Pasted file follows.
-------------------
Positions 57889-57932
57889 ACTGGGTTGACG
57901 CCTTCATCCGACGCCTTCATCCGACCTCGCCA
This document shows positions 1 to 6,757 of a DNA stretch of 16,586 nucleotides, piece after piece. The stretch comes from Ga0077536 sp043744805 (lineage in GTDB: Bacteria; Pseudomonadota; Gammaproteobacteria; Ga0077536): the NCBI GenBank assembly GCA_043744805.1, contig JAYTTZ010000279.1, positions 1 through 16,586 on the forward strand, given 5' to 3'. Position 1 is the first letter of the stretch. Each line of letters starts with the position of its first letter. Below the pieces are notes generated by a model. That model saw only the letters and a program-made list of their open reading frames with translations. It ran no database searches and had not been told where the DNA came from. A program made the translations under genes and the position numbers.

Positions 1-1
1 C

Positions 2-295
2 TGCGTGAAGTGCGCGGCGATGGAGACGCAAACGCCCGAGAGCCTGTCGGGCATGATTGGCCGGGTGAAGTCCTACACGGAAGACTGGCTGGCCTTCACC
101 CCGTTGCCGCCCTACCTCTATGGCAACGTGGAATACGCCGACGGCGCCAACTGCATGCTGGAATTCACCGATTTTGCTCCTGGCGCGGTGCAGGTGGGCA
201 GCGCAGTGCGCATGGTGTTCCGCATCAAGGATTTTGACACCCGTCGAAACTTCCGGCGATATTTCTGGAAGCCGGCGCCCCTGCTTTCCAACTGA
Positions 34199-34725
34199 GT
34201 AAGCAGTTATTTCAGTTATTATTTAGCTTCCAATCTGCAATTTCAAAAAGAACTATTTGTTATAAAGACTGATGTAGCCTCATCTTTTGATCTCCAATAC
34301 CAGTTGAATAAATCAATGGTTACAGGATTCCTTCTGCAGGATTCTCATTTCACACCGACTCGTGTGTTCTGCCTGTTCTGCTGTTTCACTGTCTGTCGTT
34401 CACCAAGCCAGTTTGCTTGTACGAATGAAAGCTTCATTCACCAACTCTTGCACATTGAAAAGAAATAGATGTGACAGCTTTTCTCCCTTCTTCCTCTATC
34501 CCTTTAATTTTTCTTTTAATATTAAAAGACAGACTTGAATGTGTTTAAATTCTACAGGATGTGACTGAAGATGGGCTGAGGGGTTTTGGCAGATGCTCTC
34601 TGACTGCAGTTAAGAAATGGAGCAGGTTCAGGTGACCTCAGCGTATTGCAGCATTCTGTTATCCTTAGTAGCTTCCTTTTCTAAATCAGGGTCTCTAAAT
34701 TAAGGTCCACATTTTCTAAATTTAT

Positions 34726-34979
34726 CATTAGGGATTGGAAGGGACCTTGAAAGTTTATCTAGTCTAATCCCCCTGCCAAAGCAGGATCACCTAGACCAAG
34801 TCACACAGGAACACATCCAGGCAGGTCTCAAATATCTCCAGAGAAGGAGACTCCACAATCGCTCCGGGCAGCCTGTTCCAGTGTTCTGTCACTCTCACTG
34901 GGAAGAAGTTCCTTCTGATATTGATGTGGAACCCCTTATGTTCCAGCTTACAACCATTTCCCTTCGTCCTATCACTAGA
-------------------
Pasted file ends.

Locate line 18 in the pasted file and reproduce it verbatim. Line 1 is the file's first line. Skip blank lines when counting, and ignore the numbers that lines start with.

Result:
34701 TAAGGTCCACATTTTCTAAATTTAT